Tonight’s the night that my children and I will celebrate our annual National Democrat Night. Actually, it will be just my younger children and some grandchildren. My older ones think they are too old, too mature for such frivolity.
With all of the sense of entitlement of government school kids, we will menacingly prowl our neighborhood and demand that others – who clearly have more than we do – give the fruits of their labor to us. After all, it’s only fair! And it better not be any lame apples.
In keeping with the theme, we dress up like our favorite Democrat. I use the word “favorite” very, very loosely. Like everything Democrat, it’s a relative term. Some of the favorite costumes include:
This year we are adding a nod to the plight of the Occupy Wall Street crowd. I mean, we gotta stand together against the corporate greed of mega-corporations like Hersheys, Brachs, and m&m’s. So instead of saying “Trick or Treat” we are chanting, “What do we want? We don’t know. When do we want it? Now!”
It should be fun. And really, really scary!
Two former employees of late-term abortionist Kermit Gosnell have pled guilty to 3rd degree murder charges for their roles in the deaths of an abortion patient and one baby born alive during a failed late-term abortion. This is reportedly the first time that an abortion worker has been found guilty of murder for killing a baby.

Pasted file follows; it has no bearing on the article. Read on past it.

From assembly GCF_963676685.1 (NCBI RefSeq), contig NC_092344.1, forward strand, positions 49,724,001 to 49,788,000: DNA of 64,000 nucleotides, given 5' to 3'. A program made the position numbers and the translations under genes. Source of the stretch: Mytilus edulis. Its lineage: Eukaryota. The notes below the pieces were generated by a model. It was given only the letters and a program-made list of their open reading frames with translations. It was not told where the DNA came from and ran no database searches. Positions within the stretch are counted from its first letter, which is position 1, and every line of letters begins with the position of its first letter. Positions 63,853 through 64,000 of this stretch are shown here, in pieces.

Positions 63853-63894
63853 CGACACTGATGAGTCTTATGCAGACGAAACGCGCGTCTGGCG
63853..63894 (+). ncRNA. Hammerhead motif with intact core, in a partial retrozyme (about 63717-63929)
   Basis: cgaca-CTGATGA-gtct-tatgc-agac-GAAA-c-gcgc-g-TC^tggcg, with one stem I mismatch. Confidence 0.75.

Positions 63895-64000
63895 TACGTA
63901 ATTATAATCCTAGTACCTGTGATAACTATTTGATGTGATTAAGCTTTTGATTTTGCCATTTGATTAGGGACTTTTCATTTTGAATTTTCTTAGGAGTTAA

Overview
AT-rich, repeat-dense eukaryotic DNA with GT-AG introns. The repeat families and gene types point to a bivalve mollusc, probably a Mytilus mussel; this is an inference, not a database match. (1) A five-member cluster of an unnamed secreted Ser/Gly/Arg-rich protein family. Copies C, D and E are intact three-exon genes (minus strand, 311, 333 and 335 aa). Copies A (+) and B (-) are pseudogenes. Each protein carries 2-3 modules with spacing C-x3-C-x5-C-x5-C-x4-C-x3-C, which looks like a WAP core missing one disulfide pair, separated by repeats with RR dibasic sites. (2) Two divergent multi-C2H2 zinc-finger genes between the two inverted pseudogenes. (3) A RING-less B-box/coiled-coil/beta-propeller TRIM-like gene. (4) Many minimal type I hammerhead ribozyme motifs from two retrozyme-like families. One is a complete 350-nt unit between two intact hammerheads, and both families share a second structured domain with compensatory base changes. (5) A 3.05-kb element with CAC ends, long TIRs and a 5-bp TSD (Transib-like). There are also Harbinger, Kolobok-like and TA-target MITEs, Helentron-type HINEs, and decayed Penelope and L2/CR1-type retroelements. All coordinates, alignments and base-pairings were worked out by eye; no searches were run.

This week marked the 11th anniversary of the death of my Father. I heard somewhere that the sense of loss is supposed to diminish with time. For me it’s been the exact opposite. I miss him and our frequent talks now more than ever.
My earliest memory of my Father is walking with him along the sidewalk in our neighborhood. I remember holding his hand as we walked. He was a mountain of a man and his massive hand easily engulfed mine. I remember being so happy, so safe. I was with him.
Growing up, we had a standing arm wrestling challenge. For years my arm wasn’t long enough to reach the warm, firm grasp of his hand. So I just held on to his wrist. He won effortlessly. Every time. The best I could hope for was that he would let me push on his unmovable arm for a moment. But defeat was inevitable. Funny, it didn’t feel like defeat.
Eventually, I was able to wrap my hand in his. I never did win one of those contests. In our last match, I detected the slightest effort on his part before the back of my hand hit the table. He retired undefeated . . . and undefeatable.